Lauren Turner sits outside Unity Hall

Lauren Turner

Q&A: Lauren Turner, on representation and belonging

Turner joined WPI as senior vice president of talent & inclusion and chief diversity officer in January 2022.

What excites you about this role at WPI?

When I came to campus for my interview, I was excited by all the people I met. I love that WPI is a STEM school that cares deeply about making a positive difference in the world. WPI prepares graduates to be better civic contributors and better employees because they learn human skills, like how to work with people, how to communicate, and how to collaborate. It’s a values-based way of teaching STEM. I was also excited because I learned early on about WPI’s strategic plan and how it is bookended by two pillars based in equity: access and inclusiveness.

The fact that talent, inclusion, people, and culture are included in this position excited me as well. When we’re talking about DEI, we’re talking about representation, which should be reflective of the available labor force and available pool of prospective students from which we are drawing. When you bring people together, they need to have experiences where they can engage fully, build respectful relationships, truly feel a sense of belonging, and be successful.

Shortly after you started at WPI, President Laurie Leshin told you she was leaving. How are you supporting the presidential search process?

Laurie told me on my third day that she would be leaving WPI. But organizations change and leaders change—it’s what happens at every institution. I pretty quickly pivoted to, “What’s the plan for transition?” She asked me to work closely with Trustee David LaPré ’74, chair of the Presidential Search Committee, and it’s been a great experience so far. We’re working to facilitate a process that’s inclusive, and I’m confident we will attract a great pool of candidates from which to select WPI’s next leader. As we were creating a specifications document, we held dozens of listening sessions that included many WPI stakeholders—faculty, staff, students, parents, alumni, and trustees. I learned so much about WPI through these sessions, things that normally could have taken me years to learn. It’s been a lot of work, but it’s given me a great perspective.

Your PhD dissertation focused on diversity management practices. Why is this subject so important to you?

I earned my PhD late in my career, in 2018, and that work has informed my practice. But in a lot of respects, my practice informed my PhD work and dissertation. What I found in my research was that chief human resources officers who have higher levels of cultural intelligence are more likely to support the establishment of diversity and inclusion practices at their institutions. They also are more likely to engage in transformational leadership behaviors that influence other institutional decision makers around DEI. That’s really the essence of why I got into this business 40 years ago.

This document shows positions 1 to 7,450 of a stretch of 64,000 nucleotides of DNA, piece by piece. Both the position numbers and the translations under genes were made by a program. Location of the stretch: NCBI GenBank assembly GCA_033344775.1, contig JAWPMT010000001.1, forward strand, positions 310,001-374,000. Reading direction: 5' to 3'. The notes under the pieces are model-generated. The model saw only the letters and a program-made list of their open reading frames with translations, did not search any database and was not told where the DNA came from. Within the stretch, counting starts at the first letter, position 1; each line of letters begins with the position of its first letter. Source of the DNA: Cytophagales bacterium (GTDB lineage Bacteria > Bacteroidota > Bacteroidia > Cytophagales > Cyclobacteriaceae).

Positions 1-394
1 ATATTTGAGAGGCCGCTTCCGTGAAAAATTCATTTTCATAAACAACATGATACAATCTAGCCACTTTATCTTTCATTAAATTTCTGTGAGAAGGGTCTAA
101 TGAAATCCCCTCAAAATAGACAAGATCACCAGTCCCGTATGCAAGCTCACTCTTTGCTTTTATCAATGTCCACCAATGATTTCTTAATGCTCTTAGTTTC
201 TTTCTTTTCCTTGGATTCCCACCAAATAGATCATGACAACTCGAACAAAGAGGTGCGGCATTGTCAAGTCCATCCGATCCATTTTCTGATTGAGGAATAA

What might people be surprised to learn about you?

Sometimes people are surprised when I talk about how strongly I feel that every level matters when it comes to DEI, and that we need to be thinking about DEI every single time we make a decision so we can create a better, stronger, more inclusive, and more engaged community.

On the personal side, I am the fifth of seven children and my family often struggled financially. My parents didn’t have the opportunity to go to college—in fact my dad didn’t finish high school—but they understood the value of education, so much so that when I married my husband at age 18, I made a commitment to them that I would go to college.

I began working at Mount Holyoke College in the 1980s as a receptionist in the Office of Personnel Services; I earned my undergraduate and master’s degrees as I moved up the career ladder of the human resources business. I moved to UMass Lowell in 2011 and pursued my doctoral degree while serving as senior associate vice chancellor for HR. I received my PhD in 2018, just six months before my dad passed away, but he was there to witness what for me (and him) was an important life accomplishment. My husband and I have been married for 42 years; we have two daughters, ages 35 and 33, one grandson, age 4, and another one on the way.

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